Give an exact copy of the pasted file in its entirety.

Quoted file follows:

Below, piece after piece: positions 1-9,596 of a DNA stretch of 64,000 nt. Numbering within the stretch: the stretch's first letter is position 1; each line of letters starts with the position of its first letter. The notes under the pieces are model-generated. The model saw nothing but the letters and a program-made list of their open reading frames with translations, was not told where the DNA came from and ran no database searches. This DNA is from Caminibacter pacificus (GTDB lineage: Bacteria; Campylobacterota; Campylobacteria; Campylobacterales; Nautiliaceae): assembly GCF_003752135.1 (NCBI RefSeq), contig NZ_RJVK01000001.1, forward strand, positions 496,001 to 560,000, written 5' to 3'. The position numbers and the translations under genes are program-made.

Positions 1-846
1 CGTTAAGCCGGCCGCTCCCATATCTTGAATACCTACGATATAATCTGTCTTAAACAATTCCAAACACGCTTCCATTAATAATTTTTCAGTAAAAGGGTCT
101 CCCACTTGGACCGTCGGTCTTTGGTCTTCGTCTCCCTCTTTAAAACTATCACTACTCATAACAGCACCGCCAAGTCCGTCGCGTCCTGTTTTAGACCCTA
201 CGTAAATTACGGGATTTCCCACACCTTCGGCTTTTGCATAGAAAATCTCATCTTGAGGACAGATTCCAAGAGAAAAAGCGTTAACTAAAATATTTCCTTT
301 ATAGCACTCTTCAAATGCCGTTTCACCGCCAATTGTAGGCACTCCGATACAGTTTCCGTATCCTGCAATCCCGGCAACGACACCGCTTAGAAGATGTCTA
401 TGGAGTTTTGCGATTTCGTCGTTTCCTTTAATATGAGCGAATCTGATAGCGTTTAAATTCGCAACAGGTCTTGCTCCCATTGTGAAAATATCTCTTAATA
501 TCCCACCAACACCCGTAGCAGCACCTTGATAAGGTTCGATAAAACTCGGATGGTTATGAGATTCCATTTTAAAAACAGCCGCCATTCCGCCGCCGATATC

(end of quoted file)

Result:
Below, piece after piece: positions 1-9,596 of a DNA stretch of 64,000 nt. Numbering within the stretch: the stretch's first letter is position 1; each line of letters starts with the position of its first letter. The notes under the pieces are model-generated. The model saw nothing but the letters and a program-made list of their open reading frames with translations, was not told where the DNA came from and ran no database searches. This DNA is from Caminibacter pacificus (GTDB lineage: Bacteria; Campylobacterota; Campylobacteria; Campylobacterales; Nautiliaceae): assembly GCF_003752135.1 (NCBI RefSeq), contig NZ_RJVK01000001.1, forward strand, positions 496,001 to 560,000, written 5' to 3'. The position numbers and the translations under genes are program-made.

Positions 1-846
1 CGTTAAGCCGGCCGCTCCCATATCTTGAATACCTACGATATAATCTGTCTTAAACAATTCCAAACACGCTTCCATTAATAATTTTTCAGTAAAAGGGTCT
101 CCCACTTGGACCGTCGGTCTTTGGTCTTCGTCTCCCTCTTTAAAACTATCACTACTCATAACAGCACCGCCAAGTCCGTCGCGTCCTGTTTTAGACCCTA
201 CGTAAATTACGGGATTTCCCACACCTTCGGCTTTTGCATAGAAAATCTCATCTTGAGGACAGATTCCAAGAGAAAAAGCGTTAACTAAAATATTTCCTTT
301 ATAGCACTCTTCAAATGCCGTTTCACCGCCAATTGTAGGCACTCCGATACAGTTTCCGTATCCTGCAATCCCGGCAACGACACCGCTTAGAAGATGTCTA
401 TGGAGTTTTGCGATTTCGTCGTTTCCTTTAATATGAGCGAATCTGATAGCGTTTAAATTCGCAACAGGTCTTGCTCCCATTGTGAAAATATCTCTTAATA
501 TCCCACCAACACCCGTAGCAGCACCTTGATAAGGTTCGATAAAACTCGGATGGTTATGAGATTCCATTTTAAAAACAGCCGCCATTCCGCCGCCGATATC